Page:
The USB powers that be will clear up the confusing mishmash of logos.
By Gordon Mah Ung
PCWorldJan 7, 2020 6:00 am PST
Image: Agam Shah/IDG
Hell must have frozen over because for the first time in forever, new USB logos introduced with USB4 hardware will actually make sense.
Rather than confusing consumers with meaningless monikers like USB 2.0 or SuperSpeed USB 3.1, the new USB4 spec will use “USB 40Gbps” to refer to hardware that is—wait for it—capable of up to 40Gbps of aggregate speeds. USB 20Gbps USB4 ports will—duh—be called USB4 20Gbps.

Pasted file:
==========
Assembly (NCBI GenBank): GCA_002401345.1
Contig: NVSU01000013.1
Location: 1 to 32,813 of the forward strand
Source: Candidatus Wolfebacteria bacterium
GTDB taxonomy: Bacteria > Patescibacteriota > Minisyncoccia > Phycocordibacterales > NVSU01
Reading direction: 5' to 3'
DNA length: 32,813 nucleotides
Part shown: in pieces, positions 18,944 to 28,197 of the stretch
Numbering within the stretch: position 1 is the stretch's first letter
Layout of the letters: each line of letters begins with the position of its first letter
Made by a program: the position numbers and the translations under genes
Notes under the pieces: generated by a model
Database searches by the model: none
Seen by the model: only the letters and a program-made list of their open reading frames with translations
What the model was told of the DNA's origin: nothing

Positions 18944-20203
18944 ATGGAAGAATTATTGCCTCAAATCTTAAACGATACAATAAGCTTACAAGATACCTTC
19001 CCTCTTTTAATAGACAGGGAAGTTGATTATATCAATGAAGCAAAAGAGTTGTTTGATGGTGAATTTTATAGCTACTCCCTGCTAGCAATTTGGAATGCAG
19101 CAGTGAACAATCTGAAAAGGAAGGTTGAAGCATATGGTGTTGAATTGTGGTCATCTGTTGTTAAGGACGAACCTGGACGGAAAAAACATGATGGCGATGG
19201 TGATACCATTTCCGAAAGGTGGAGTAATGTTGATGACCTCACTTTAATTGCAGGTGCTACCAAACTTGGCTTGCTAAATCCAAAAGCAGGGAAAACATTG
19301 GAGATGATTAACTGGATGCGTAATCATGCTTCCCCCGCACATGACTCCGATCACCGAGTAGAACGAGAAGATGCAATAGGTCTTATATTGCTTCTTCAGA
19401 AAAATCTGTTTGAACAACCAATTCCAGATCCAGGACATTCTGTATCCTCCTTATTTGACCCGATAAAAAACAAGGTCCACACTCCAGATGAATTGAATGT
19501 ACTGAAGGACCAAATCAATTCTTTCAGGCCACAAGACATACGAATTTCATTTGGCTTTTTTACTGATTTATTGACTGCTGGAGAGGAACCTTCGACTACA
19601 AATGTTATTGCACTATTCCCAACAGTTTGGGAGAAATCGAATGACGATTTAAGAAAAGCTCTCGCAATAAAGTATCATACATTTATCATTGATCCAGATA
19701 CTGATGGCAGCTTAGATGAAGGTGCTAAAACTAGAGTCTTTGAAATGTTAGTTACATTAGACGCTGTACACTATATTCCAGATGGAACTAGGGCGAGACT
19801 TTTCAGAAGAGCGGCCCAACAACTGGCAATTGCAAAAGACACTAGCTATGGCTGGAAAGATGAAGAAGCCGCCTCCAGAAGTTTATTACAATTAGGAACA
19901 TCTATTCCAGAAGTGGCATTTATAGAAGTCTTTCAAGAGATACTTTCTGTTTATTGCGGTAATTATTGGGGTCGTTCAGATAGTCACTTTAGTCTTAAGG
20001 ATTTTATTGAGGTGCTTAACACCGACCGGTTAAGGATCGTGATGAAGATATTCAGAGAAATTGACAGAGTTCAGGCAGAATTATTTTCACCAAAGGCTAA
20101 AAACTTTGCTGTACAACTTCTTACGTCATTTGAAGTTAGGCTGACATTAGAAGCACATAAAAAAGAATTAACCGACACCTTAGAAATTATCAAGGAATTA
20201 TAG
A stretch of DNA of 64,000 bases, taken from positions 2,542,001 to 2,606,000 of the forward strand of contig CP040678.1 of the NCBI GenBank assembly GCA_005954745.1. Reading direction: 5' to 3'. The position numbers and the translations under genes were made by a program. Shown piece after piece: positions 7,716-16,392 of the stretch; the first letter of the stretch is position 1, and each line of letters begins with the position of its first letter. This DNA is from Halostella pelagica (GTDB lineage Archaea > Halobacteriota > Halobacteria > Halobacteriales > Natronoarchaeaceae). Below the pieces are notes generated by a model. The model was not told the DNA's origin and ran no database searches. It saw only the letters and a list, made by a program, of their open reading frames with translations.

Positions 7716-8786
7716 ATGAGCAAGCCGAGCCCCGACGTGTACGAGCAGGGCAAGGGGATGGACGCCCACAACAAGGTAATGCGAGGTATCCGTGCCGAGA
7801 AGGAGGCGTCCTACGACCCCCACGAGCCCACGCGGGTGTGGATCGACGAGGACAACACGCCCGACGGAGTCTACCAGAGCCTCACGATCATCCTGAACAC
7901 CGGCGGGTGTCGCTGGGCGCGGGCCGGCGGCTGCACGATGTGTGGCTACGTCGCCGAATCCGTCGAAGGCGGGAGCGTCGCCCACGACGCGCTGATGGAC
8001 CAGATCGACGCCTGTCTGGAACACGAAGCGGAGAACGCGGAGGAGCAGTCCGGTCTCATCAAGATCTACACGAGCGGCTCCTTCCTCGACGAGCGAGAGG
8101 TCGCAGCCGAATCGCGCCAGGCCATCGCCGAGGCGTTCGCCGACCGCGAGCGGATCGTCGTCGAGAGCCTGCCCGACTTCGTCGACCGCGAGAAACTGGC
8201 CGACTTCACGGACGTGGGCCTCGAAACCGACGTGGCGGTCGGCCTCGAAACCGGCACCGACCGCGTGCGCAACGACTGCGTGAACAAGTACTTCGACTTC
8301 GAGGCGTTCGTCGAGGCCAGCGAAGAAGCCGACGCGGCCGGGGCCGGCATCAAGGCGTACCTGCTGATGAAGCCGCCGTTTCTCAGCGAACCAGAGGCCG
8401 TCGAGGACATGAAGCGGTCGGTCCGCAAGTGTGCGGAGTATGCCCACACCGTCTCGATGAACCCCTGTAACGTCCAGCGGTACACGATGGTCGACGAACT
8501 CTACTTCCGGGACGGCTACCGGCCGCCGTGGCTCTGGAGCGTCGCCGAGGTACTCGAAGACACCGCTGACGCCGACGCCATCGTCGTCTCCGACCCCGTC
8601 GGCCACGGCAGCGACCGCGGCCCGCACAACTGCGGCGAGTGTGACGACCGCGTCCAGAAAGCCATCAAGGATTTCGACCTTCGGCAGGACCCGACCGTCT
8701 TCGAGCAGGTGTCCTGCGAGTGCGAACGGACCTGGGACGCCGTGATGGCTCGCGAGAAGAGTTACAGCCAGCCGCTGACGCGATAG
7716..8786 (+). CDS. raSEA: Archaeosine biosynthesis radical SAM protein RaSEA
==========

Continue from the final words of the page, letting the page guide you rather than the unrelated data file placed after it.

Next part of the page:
The USB Implementers Forum, the group charged with herding vendors, said new port and cable logos will also simply feature the maximum aggregate speed.
The new USB4 only applies to the reversible Type C cables and ports. Although USB4 40Gpbs is also optionally compatible with Intel’s Thunderbolt 3, logos for Thunderbolt 3 compatibility will be left to Intel and Thunderbolt. Today, that’s typically denoted by a lightning bolt.
Older USB standards will also get a slightly updated logos to help clarify their support. The USB IF said a SuperSpeed USB 5Gbps device or port will now say 5Gbps or 5 to denote its speed.